Business Law Case 5.1 Liquidated Breaches
• Due to the contract being sucked away in the aftermaths of Hurricane Llewelyn, it is unknown whether the contract had a liquidated damage clause. (2-718)
• If it did, we would be required to determine if the liquidated damage clause caused a penalty or not on the breacher
• The goal of the expectation damage would be to put MJC where they would have been had NSH performed. To do that you must take the difference of the market price at the time when the buyer learned of the breach and contract price (8,000*12= 96,000) together with any incidental and consequential damages, but less expenses saved in consequence of the seller’s breach. (§2-713)
5.3 Specific Performance:
• MJC has the right to demand …show more content…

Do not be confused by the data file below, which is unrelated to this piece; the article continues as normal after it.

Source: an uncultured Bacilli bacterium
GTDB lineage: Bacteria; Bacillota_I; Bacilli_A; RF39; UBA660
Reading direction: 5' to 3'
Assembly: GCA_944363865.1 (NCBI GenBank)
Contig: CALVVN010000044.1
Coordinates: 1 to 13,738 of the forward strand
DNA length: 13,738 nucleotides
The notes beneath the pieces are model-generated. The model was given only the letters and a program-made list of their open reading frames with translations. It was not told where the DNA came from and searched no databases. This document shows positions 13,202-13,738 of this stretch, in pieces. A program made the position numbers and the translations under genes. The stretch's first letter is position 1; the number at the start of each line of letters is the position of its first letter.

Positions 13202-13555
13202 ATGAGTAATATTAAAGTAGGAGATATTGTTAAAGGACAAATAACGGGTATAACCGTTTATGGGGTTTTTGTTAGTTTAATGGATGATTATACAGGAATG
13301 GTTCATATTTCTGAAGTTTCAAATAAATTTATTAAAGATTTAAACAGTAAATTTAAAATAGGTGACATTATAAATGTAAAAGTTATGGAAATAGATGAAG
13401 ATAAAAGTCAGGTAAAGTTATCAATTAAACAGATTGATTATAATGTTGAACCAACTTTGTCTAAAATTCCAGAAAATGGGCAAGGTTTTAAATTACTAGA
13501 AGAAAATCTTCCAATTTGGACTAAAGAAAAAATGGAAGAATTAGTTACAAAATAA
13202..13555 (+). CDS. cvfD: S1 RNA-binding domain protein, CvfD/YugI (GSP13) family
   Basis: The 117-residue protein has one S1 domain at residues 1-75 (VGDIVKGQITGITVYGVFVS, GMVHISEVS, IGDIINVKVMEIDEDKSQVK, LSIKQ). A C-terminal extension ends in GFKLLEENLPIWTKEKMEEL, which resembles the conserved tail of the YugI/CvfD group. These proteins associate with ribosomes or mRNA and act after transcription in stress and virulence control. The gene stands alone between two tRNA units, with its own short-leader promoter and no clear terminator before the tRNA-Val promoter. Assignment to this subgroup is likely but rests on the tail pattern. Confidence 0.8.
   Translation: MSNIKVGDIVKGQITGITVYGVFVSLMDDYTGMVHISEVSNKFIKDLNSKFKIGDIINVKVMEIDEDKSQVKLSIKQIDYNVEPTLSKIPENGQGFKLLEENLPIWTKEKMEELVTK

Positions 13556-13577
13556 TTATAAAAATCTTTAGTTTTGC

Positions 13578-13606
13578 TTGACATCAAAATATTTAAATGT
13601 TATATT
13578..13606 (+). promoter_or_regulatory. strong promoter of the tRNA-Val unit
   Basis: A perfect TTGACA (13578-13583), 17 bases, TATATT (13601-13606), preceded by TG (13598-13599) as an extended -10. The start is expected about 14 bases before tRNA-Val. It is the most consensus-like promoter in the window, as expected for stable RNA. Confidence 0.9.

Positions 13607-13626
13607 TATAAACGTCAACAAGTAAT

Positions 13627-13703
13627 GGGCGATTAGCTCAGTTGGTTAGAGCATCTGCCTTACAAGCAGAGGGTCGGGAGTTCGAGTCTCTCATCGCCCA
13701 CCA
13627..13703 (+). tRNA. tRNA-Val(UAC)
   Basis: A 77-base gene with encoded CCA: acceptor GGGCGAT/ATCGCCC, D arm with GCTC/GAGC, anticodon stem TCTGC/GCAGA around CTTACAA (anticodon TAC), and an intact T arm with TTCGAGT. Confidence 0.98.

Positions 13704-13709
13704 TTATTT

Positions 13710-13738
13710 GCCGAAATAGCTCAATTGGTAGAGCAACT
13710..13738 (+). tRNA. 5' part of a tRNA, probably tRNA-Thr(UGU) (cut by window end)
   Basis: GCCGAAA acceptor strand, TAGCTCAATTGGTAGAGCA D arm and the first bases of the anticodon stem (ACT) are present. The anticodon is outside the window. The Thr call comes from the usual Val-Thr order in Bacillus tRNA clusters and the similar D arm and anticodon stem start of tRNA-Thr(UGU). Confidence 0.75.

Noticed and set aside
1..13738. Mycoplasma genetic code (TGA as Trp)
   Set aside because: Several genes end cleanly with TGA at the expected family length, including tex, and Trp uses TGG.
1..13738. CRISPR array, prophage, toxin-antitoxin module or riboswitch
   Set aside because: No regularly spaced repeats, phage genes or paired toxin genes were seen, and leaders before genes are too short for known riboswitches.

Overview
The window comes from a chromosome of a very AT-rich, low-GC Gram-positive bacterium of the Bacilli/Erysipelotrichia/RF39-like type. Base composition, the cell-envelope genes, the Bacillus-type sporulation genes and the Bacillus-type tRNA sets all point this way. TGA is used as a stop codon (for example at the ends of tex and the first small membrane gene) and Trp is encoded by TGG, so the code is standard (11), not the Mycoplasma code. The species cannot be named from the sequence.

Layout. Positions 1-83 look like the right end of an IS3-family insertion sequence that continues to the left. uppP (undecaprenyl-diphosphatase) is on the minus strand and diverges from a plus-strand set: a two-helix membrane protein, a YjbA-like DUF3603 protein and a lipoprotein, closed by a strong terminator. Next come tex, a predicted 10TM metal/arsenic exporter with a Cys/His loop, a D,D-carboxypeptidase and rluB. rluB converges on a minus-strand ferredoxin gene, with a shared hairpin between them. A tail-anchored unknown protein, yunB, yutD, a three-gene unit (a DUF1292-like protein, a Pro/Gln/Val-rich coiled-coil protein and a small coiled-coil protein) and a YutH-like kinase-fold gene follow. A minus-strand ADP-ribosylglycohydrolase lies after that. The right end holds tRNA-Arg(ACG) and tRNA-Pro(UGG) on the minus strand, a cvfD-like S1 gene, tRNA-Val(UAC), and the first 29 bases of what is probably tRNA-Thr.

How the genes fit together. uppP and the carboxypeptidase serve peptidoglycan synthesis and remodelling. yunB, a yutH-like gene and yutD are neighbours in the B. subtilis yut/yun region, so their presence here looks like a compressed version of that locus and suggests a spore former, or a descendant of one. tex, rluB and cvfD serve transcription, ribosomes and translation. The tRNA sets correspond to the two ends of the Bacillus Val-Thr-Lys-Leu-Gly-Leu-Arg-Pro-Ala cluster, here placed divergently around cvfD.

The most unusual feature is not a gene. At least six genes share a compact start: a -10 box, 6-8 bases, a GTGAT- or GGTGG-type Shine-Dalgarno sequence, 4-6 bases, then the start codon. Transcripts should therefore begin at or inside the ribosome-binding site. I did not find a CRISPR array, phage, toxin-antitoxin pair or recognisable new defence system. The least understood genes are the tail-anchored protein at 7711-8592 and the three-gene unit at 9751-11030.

MJC did attempt to write a contract, but NSH never signed the written contract, nor addressed the one that was sucked into the hurricane. Hermes can argue in defense of NSH that there was no valid contract between MJC and NSH and therefore no enforceable breach. (§2-201(1), (2))
• To prevent MJC from stating that NSH had breached their contract by non-delivery of the handbags NSH would have had to notify MJC that the products they were going to deliver were ruined by the Hurricane and that it would be a year before they would be able to produce again. Which they did not do. (§2-615)
• If a court decides that MJC and NSH had a valid contract than Hermes can expect a lawsuit by MJC against NSH. There are a variety of ways that MJC can seek claim relief against NSH. Hermes best defense for NSH is the Statute of Frauds.
Claim 3: The Mall
1. Applicable Law
• The contract between Maller and Saks is a lease and therefore not a moveable good. Common Law applies.
• Maller, Inc. offered Saks 10,000 sq. ft. of space in their Mall of Newstate for an unmentioned amount for the period of five years (§24)
• Saks accepted Maller’s offer when after legal negotiations signed the five-year lease in 2014. (§59)